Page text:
Johannes BRAHMS (1840-1893)
Violin sonata no. 1 in G major, Op. 78 (1879) [26:31]
Violin sonata no. 2 in A major, Op. 100 (1887) [19:41]
Violin sonata no. 3 in D minor, Op. 108 (1888) [21:09]
Albert Spalding (violin), Erno Dohnányi (piano)
rec. October 1951, New York City. ADD

The Brahms’ three violin sonatas are not evenly separated in his output; there is a nine year gap between the first and second, but only a year between the second and third. As a group they illustrate the development of his compositional style.

The first sonata is lyrical in a not quite untroubled way; there are quotations from two of Brahms’ songs in the finale. One of these was “Regenlied” (Rain song), op. 59 no. 3, and this sonata is sometimes known as the “Rain” sonata as a result. The second sonata is also predominantly lyrical, but traverses a rich emotional landscape, somewhat like the Second Piano Trio in C major of 1880. The final sonata is more concise than the earlier two; the most dramatic and tragic of the set, it is the only one to have a scherzo: the others having only three movements.

The American violinist Albert Spalding (1888-1953) recorded these works in 1951 with the Hungarian pianist, conductor and pianist Erno Dohnányi (1877-1960). Spalding had made many 78rpm recordings for the Edison company, and went on to record the Beethoven and Brahms concertos, the Brahms Hungarian dances, and other repertoire on the Remington label. These were issued in long playing format, first in a red label series, then in a black-and-gold label pressed on vinyl. The present recording is taken from the former series, and is produced by Mark Obert-Thorn.

Spalding and Dohnányi take the first movement of the first sonata appreciably quicker than other versions: 9:51 versus 11:14 for Pauk/Vignoles. The approach is warm, with plenty of fantasy and impulsiveness. The generous tempo fluctuations take us back to an earlier performance era; Dohnányi does well to keep up with Spalding, who tends to speed up in the louder passages. Spalding takes a calmer approach to the second movement, and the coda is sensitively treated. His intonation is a little under the note occasionally in this movement. The finale is a bit patchy rhythmically, with Spalding again tending to rush the faster passages. There is a beautiful reprise of the second movement “Rain” theme in the piano. Dohnányi’s accompaniment is attractively dark-toned, and matches Spalding in impulsivity.

The second sonata finds Dohnányi somewhat more assertive in the balance; unfortunately the sound in this sonata is a bit more congested. Spalding varies his dynamic range a bit more in the first movement. The theme of the second movement could be played a little more spaciously, but the faster episodes have a spontaneous feel and the pizzicato is neatly done. Spalding launches the third movement with a rich and warm tone from his G string; he is inclined to lighten his bow a little more here than previously. His intonation is a shade variable again, and he is not very inclined to recede and let Dohnányi have the tune.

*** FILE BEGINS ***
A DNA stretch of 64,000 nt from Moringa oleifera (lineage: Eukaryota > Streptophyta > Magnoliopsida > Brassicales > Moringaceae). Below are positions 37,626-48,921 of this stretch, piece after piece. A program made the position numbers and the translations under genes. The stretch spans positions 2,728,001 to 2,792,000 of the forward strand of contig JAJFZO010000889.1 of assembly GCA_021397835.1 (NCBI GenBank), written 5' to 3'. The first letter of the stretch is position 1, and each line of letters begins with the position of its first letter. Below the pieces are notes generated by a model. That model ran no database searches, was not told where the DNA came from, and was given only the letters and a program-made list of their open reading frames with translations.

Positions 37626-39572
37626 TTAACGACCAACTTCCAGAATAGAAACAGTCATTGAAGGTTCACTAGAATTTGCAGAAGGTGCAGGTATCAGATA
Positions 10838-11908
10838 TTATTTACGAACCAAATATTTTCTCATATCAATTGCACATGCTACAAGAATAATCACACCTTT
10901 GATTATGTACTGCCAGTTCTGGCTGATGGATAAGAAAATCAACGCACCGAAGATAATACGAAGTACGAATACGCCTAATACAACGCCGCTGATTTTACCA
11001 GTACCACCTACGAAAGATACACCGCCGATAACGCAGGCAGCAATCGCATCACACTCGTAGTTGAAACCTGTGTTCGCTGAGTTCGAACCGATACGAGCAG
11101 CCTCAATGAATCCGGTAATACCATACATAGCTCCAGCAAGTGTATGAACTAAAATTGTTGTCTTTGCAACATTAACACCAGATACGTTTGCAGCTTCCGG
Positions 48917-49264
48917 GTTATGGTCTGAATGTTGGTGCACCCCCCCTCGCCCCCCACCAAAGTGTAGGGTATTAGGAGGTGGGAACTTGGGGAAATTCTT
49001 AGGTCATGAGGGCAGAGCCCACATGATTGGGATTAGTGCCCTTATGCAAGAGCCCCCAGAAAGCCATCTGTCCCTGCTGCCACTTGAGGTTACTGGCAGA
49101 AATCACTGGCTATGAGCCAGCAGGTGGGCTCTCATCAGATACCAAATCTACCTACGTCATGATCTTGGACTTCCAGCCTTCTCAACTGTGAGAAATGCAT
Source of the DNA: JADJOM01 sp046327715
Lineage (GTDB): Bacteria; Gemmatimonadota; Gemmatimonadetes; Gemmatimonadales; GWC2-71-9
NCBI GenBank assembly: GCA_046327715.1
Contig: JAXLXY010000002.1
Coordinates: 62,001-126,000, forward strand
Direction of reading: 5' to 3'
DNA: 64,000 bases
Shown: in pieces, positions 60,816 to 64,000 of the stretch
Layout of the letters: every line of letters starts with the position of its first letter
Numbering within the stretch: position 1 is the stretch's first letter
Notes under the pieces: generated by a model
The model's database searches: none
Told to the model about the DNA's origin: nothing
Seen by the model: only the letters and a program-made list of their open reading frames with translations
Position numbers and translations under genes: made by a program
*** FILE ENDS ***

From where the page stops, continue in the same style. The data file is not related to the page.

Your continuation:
The third sonata displays the steadiest playing; the duo seem to focus more. It begins in an urgent and agitated fashion. Spalding has some odd phrasing in this movement, cutting some notes unexpectedly short. The broad chorale-like theme of the second movement is played with great warmth and some discreet portamenti. The emotionally ambiguous third movement again finds Spalding’s intonation inconsistent, this time in the chords. The finale opens in dramatic and rhapsodic style; and Dohnányi blurs his part a little in the heat of the moment. The set, and this sonata in particular, have the feeling of a live performance, a sense which is only heightened by the occasional wrong notes.

Competition is pretty fierce with the Brahms violin sonatas, and there is no shortage of alternative versions. I bought the Brilliant Classics complete Brahms chamber music set (Brilliant 99800) mainly to get the violin sonatas with György Pauk and Roger Vignoles. This long established duo gives performances that, for me, realise Brahms’ full emotional spectrum, from the pastoral first sonata to the stormy third. Their interplay has the security and generosity that rest on a thorough mutual understanding. Pauk and Vignoles are a bit more relaxed than Spalding/Dohnányi tempo-wise, taking 71:47 for the set as against 67:21. I recently saw this set as a single CD; either in this form, or as part of the set - which is excellent value - it would get my vote for a very good mainstream reading.

Spalding’s lapses in intonation, lack of dynamic variety and rather excitable approach make it hard to recommend this disc for everyday. As a somewhat quirky complement to a more mainstream performance, however, it has a lot going for it. The warmth and spontaneity, and sense of live performance caught on the wing, are very attractive. Dohnányi’s contribution also has a great deal of character, and his collaboration with Spalding captures the playing of an earlier era which perhaps didn’t make such a fetish of perfection. Mark Obert-Thorn’s transfers have a natural sound that allows one to concentrate on the music.

Guy Aron

These historic recordings of the Brahms violin sonatas are warm and communicative, with a strong sense of spontaneity.